The acquisitive industrial engineering group confirmed losses in the second quarter as lockdown caused factories to close
Rebound in June not enough to help Melrose post strong results
- While the group posted losses in Q2, investors welcome news that as lockdowns lifted in June, business rebounded and broke even
- Concerns remain around aerospace as full year guidance shows sales expected to fall and business to just breakeven
- Downbeat assessment sees shares fall by over 10% at the open
- Recommendation: Prior to these results being announced we viewed the shares as a ‘Buy’ only for the very brave contrarian investors, our recommendation is now under review
Not much good news was expected from Melrose, the serial acquirer of industrial and engineering assets around the world, and indeed this was confirmed this morning as they reported that group revenue fell by 27% for the first half of the year. Naturally the damage came in the second quarter when shutdowns in Europe and the US began, leaving factories to shut operations. The group made a loss during the second quarter but there may be some hope for investors in hearing news that, as lockdowns were lifted in June, business rebounded to at least breakeven at the operating profit level.
However, this is little comfort for investors given the wider picture, especially in aerospace which is being severely hit by the lack of global travel and grounded aeroplanes. Management have dealt a blow in confidence by stating that there will be no recovery in this sector for the remainder of the year, with new management guidance stating that sales for the year are expected to fall by 25-30%. This would see the business only just break even.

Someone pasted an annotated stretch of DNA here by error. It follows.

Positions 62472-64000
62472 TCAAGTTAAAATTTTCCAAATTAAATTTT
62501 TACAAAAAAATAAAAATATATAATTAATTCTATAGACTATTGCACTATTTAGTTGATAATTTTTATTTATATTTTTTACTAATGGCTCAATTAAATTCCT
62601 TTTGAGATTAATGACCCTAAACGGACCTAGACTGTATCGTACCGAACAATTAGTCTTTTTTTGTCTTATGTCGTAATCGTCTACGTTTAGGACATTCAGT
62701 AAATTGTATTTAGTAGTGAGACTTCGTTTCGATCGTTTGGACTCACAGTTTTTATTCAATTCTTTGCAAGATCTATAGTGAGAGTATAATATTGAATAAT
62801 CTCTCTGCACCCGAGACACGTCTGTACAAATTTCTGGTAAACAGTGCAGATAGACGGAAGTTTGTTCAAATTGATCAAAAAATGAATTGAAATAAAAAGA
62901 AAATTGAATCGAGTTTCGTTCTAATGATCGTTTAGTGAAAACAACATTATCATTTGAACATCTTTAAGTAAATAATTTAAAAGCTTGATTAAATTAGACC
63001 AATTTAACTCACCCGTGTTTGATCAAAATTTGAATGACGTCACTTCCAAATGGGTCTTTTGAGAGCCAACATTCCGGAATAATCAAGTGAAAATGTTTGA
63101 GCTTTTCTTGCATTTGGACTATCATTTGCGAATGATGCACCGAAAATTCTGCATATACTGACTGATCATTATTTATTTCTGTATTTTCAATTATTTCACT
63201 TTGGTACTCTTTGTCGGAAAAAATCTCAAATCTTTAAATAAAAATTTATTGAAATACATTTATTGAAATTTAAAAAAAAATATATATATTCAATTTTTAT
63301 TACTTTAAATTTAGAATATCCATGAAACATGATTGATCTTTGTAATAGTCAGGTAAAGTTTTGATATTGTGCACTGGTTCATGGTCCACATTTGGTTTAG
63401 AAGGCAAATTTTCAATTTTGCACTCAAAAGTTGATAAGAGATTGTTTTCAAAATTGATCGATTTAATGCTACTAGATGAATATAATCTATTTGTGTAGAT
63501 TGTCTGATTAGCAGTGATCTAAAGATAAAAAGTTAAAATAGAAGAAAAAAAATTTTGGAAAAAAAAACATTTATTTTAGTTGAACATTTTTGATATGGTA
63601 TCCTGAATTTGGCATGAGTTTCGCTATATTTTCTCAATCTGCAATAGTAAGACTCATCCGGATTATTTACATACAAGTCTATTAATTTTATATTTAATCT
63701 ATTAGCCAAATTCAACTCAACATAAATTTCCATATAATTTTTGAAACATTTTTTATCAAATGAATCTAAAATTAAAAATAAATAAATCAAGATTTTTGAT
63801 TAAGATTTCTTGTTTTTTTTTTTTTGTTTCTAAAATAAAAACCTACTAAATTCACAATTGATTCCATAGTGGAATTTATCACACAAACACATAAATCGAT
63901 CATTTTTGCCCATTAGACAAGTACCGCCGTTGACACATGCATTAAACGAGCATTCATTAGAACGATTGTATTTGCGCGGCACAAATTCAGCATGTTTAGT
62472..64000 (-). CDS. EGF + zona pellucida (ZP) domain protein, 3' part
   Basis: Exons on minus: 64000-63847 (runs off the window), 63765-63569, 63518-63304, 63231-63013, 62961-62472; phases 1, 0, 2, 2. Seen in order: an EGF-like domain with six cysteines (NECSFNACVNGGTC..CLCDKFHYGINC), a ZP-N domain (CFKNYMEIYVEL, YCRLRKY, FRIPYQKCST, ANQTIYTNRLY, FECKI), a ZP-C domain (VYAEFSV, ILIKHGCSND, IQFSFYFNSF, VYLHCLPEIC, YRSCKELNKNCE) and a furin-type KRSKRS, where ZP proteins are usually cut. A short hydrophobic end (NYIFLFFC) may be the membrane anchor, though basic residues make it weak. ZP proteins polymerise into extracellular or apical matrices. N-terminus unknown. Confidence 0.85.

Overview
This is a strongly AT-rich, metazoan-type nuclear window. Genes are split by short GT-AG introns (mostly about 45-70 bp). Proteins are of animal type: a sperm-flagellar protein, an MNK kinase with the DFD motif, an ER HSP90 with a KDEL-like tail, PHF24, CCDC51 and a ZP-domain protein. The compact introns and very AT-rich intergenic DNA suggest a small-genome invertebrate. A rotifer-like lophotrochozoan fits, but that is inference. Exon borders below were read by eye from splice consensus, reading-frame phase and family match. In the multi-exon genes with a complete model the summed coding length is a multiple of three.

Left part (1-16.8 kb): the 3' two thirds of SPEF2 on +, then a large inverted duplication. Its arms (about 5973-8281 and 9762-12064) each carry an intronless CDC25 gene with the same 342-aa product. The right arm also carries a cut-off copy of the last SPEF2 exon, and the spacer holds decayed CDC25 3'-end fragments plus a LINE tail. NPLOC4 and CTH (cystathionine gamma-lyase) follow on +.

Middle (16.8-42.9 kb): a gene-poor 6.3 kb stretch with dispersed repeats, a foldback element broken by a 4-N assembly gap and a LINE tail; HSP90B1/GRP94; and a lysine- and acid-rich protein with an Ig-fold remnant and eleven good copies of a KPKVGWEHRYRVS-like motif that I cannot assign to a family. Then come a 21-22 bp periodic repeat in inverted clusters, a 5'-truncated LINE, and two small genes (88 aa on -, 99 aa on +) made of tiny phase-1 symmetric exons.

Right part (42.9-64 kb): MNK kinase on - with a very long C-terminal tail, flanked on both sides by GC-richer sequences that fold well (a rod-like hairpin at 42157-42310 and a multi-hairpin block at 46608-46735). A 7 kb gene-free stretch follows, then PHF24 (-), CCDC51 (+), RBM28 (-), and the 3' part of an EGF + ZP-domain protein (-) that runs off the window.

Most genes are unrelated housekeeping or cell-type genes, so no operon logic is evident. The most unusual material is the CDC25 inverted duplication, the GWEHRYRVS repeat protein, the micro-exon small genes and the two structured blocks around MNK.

This downbeat assessment has left the shares as the leading laggard in the FTSE100 this morning, falling by over 10% at the open. This was further hampered by the news that the interim dividend won’t be paid which follows on from last year’s full year dividend being cancelled too.
There is some better news from its automotive and metallurgy businesses, seeing an improvement in recent weeks with Chinese sales strong and US sales not as far behind as last year. However, this is one of the more severely hit businesses from the global pandemic, and its end markets are highly cyclical with car sales possibly at risk if the looming recessions in many regions last longer and deeper than expected. Meanwhile passenger air travel is also at the mercy of government measures to stop the virus from spreading. Prior to these results being announced, we viewed the shares as a Buy only for the very brave contrarian investors, a view we maintain for the time being.
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